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Large 2.3″ 6 digit 7 segment display with SPI interface

April 12, 2024 by Adrian Smith

A large LED display module to that aims to provide a solution were a larger version of the MAX7219 modules or similar is required. This uses the standard SPI interface and uses power logic shift registers for each digit.

The idea for this project was created when I wanted a large multi digit 7 segment LED display but I was only able to find MAX7219 or similar based display boards with digit heights up to 0.56″. Not being able to find what I wanted, I decided to make a 6 digit display with a standard SPI interface so it can be connected to any microcontroller with a hardware SPI interface. I also wanted to control the display brightness so I used the shift register's output enable pin to do this by connecting it to a PWM capable pin on the microcontroller I was using. In this case an Arduino Uno.

To keep costs down I decided against using external drivers with a MAX7219 and instead went with a chain of shift registers using TPIC6B595’s as their open drain outputs can sink up to 500mA (shared between all 8 outputs) and up to 50V – ideal for the large LED displays that have a forward voltage of 8.4V. The PCB would have to be powered from 12V due to the higher voltage displays so a 7805 regulator provides the 5V power for the shift registers and the input buffer which also translates 3.3V logic levels to 5V required by the shift registers.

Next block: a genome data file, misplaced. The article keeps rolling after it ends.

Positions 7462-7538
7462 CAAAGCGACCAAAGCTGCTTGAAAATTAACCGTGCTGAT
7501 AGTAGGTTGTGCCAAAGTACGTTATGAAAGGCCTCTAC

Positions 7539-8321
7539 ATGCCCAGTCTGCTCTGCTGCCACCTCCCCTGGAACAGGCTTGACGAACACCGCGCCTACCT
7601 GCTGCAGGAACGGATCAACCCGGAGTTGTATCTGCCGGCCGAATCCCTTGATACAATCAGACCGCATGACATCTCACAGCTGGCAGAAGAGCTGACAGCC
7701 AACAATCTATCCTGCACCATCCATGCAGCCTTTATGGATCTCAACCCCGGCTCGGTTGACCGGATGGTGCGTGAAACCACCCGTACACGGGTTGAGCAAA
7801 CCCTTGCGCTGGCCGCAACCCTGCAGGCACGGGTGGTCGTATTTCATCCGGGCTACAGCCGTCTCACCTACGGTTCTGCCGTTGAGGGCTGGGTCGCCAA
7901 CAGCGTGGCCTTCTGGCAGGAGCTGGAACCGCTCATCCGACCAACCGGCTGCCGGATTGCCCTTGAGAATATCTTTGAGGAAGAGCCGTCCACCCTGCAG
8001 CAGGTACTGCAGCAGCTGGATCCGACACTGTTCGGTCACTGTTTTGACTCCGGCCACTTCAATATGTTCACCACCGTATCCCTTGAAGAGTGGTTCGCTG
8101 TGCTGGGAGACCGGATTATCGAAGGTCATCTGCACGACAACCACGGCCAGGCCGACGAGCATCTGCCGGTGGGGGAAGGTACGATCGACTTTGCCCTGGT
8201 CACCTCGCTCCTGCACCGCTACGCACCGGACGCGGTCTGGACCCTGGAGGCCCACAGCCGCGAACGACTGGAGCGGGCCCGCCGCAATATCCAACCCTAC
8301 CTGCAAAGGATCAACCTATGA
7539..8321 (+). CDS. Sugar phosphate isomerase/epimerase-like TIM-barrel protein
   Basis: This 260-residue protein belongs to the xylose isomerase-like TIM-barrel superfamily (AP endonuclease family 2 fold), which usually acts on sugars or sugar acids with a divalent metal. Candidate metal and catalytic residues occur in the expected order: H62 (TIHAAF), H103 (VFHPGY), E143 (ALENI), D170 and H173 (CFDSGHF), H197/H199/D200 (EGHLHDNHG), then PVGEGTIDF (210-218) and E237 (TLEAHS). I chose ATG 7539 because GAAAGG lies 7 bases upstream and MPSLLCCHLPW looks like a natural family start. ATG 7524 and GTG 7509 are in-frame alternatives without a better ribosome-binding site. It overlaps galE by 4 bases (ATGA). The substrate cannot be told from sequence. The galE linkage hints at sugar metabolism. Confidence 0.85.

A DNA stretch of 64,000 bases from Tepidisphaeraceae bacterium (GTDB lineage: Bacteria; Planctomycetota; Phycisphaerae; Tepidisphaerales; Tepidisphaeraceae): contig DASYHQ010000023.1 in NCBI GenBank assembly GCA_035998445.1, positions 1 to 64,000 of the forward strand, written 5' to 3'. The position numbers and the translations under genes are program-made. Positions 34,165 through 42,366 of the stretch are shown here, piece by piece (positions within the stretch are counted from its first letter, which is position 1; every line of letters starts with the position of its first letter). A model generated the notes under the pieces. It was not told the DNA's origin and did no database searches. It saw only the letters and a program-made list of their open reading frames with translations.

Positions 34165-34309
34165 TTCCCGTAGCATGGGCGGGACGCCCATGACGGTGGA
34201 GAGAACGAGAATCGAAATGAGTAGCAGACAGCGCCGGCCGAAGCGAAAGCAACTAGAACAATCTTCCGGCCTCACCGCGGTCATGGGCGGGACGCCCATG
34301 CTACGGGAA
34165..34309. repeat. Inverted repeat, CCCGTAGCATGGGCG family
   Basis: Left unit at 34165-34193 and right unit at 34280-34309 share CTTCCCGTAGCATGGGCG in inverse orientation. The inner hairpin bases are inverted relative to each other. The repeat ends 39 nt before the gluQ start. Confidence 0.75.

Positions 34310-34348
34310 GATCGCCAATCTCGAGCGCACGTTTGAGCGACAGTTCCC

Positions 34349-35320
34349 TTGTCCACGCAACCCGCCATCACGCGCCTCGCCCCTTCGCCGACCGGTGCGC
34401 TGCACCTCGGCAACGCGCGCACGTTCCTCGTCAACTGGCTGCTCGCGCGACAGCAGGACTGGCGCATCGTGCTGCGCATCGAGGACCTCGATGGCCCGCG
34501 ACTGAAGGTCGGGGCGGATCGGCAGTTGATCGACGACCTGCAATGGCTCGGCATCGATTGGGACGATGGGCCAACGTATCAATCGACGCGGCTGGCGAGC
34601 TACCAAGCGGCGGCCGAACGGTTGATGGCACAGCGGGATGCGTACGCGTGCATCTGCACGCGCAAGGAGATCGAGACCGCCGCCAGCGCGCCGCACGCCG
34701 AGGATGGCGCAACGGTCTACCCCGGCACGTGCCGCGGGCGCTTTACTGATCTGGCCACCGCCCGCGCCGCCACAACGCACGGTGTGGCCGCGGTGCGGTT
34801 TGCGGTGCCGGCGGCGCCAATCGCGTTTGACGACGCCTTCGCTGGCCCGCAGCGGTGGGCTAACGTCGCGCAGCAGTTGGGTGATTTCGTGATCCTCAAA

The display PCB is suitable for electronics hobbyists and it provides indicator LED’s on the data input lines to indicate input signal status. With input signals that have a very low duty cycle the status LED’s would not light hence why ultra bright LED’s were used. Ideal for testing and development use and for use in a final, one off project. It runs off 12 volts and has an onboard regulator for the IC’s. It is compatible with 3.3V and 5V logic level inputs on the data connector.

Green version

The board was also designed with through hole components for ease of assembly and features a reverse polarity protection diode and a 5V output for powering an Arduino or similar. Current consumption with all digits and segments on is around 700mA. A 12V regulated power supply rated at 2A is needed to power this board.

I have provided the schematic and bill of materials on the attachments page so you can make your own. I may also sell a completed PCB or partially completed PCB on my blog at - please take a look.

Overview and demo video of it working

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